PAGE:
Back to school: how one MBA changed career to help others succeed
It’s a little word that packs a punch – purpose. An overriding sense of it is what drives Shalom Tang to spend his average week travelling across China’s vast and varied geography to visit partner schools in rural mountain communities, only to then use his evenings to attend black-tie donor events for the education foundation he heads up.
As Secretary General and Board Member of the Xin Hua Education Foundation (XHEF), Tang runs the signature Hope For Pearl project. Now a household name in China, Hope for Pearl sponsors high school students in the country’s most remote, often mountainous regions. The students complete their high school education with financial support and mentoring and then go on to complete university courses.
“They are what we call ‘first-generation college students’. Some of them became teachers, doctors or civil servants. They shine in different sectors and many return to their hometowns, to continue to develop the region and, through their educational successes, their lives and those of their families and communities are transformed,” said Tang.
His admiration for how the students develop and achieve their personal goals and their community’s ambitions for them led Tang to give up his lucrative corporate career in Shanghai and move to Jiaxing City where he became a full-time social worker supporting students for the foundation.
Having trained as a chemical engineer, Tang worked in Singapore before completing his MBA in 2008. He then worked for both Coca-Cola and Rovio in China. The two organizations were markedly different.
“Coca-Cola involved a lot of internal meetings with bottling plant partners and market researchers. It was very different at Rovio where I was actually their fifth employee in China. We were basically a startup company and had zero budget. We had no team and we had to build everything from scratch. But it was a very exciting and dynamic place to work,” he said.
Leap of faith
So what sparked the career change?
“I was seeking meaning all the time. What’s the meaning of my job? And how could I make an impact and make a difference? Just as Jean-François Manzoni used to encourage us to think back at IMD,” he said. When he and his wife were invited to attend the launch of the XHEF training center in Jiaxing (“Pearls’ Home”) and met the founding couple in 2016, things fell into place.
Since it was founded in 2007, the XHEF focused its efforts on the education and nutrition of the poorest children in China. Having launched programs such as ‘an egg a day’ for children from malnourished households, XHEF went on to fund book corners, primary schools and libraries. To date the foundation has sponsored 78,000 Pearl students and partnered with 199 schools. By 2025, it expects to have supported 100,000 graduates in achieving their ambitions.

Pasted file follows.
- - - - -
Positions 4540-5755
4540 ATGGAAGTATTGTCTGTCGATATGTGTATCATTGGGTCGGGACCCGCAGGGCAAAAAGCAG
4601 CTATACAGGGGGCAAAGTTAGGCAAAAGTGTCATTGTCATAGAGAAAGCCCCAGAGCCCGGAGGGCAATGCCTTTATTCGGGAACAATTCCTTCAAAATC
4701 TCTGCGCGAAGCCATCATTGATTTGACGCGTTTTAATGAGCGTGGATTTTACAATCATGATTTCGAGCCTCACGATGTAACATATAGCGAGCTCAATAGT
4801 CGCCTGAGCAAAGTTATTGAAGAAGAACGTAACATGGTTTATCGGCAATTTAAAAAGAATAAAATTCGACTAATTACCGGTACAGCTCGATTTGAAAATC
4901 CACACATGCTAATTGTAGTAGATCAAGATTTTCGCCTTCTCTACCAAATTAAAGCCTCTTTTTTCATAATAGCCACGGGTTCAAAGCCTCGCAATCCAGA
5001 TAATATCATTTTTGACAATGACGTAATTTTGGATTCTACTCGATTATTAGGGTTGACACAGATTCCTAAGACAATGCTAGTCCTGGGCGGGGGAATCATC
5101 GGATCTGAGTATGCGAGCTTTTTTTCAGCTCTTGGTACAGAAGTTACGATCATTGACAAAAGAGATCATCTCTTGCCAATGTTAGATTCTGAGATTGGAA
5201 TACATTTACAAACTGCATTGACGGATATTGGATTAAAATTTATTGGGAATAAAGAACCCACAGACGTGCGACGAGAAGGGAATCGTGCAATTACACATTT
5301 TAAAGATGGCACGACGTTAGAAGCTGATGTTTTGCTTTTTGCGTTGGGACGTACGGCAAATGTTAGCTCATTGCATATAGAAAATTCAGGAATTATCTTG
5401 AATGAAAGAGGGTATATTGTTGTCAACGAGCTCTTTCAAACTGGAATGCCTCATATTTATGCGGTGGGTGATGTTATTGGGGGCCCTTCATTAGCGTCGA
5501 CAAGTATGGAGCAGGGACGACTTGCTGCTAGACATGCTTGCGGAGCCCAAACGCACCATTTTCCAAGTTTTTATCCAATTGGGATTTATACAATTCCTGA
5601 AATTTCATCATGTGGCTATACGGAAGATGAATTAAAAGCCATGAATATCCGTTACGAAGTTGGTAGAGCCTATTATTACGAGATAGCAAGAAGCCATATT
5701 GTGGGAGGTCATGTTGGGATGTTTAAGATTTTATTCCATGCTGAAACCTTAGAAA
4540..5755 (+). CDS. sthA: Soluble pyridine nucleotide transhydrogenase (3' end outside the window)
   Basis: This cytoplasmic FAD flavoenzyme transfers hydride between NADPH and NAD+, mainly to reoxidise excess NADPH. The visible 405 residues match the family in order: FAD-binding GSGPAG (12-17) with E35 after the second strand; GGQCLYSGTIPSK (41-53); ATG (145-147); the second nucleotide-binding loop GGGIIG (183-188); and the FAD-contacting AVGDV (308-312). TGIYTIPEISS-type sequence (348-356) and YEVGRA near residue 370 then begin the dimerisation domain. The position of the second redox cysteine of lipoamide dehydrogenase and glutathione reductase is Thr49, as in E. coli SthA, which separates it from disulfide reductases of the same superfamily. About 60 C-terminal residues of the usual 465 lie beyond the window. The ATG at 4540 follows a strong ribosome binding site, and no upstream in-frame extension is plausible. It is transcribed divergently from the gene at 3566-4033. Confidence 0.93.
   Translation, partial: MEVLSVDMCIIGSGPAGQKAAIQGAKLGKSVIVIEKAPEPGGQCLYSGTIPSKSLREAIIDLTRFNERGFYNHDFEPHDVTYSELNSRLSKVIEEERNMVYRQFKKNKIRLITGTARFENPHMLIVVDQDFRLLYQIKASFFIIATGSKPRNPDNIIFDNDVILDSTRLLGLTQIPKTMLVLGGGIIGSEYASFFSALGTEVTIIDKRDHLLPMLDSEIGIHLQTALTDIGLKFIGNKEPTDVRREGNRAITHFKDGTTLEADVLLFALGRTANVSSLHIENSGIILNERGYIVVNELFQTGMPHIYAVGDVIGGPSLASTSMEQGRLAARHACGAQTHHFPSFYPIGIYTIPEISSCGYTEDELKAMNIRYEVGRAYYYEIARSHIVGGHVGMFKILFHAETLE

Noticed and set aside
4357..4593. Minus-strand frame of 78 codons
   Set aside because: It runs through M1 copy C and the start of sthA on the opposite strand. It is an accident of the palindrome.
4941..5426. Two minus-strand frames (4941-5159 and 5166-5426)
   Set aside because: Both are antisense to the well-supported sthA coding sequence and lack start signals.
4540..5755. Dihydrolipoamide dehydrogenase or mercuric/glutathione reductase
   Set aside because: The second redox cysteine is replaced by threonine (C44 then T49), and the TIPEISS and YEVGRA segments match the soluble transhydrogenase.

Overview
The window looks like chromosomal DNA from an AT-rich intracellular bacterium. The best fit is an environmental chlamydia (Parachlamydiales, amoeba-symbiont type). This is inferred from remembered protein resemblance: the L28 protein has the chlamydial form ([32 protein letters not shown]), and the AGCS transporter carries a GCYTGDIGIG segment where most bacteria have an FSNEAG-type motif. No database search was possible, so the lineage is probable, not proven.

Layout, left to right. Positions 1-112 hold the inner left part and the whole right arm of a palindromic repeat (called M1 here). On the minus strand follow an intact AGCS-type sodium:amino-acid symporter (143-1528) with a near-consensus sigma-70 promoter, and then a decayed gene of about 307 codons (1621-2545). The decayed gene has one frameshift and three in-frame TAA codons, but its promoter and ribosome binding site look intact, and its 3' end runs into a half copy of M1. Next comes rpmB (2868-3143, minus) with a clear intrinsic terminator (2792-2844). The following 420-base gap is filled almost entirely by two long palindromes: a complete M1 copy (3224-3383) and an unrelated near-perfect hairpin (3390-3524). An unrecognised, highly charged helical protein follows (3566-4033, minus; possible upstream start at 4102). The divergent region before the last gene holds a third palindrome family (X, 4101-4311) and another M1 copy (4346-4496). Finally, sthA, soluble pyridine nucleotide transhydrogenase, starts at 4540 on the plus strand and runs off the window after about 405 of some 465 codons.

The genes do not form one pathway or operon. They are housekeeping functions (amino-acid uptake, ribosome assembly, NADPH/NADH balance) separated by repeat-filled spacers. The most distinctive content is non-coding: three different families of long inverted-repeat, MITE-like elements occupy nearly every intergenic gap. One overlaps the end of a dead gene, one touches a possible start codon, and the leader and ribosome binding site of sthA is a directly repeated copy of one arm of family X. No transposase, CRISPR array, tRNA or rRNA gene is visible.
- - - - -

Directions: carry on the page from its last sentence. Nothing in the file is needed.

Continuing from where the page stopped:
The founders of XHEF, Mr. Wang Chien-Shien and his wife, convinced Tang of their cause and later that year he and his wife moved to Jiaxing City. Tang was immediately smitten with his new role. In fact, in his first months he met a young student from a remote region who, like himself, wanted to be an engineer. The next summer, by chance the two met again and this time, Tang suggested his own alma mater Zhejiang University as a potential university for the student.
“But I didn’t want to put pressure on him because it was the final year of his high school, so I just gave him my card and suggested he get in touch when he got his results or made his final decisions regarded universities,” he recalled.
Less than a year later, Tang received a WeChat message out of the blue and opened it to find it was from the same student. The message was simple – an image of his admissions certificate to follow an engineering program at Zhejiang University.
“I met the student twice. Within less than two years, I saw the results. I saw someone walk out of the mountains and walk into a classroom and eventually enter college in a big city. You might make great progress in your career, but having the privilege of witnessing someone else make their way in the world is way much more exciting,” he said.
Your next career move?
For those in the corporate world who feel an itch for greener, perhaps more socially-oriented pastures, Tang has considered advice to share. First, he said, engage in some self-reflection to reveal where your skills, capabilities and influence might be best deployed. Could it be that staying in the corporate world but developing your organization’s Corporate Social Responsibility agenda might be the best place for your ambitions? XHEF has partnerships with corporates such as Microsoft and Egon Zehnder who provide students, social workers with internships and mentoring support. Perhaps you could place your efforts there?
Secondly, consider your relationship with money. “I have never been motivated by money, but some people are, and there is no business class travel in the NGO world,” said Tang. “Ask yourself if you can live without your executive assistant and your expense account before relaunching your career,” he said.
Those who are truly determined, he said, must prepare to be patient. In the non-corporate world, frank discussion and split-second decision-making might jar the senses. Trust is built slowly but surely. “Take your time and learn to be humble, patient and compassionate. Believe me it opens all the doors,” he said.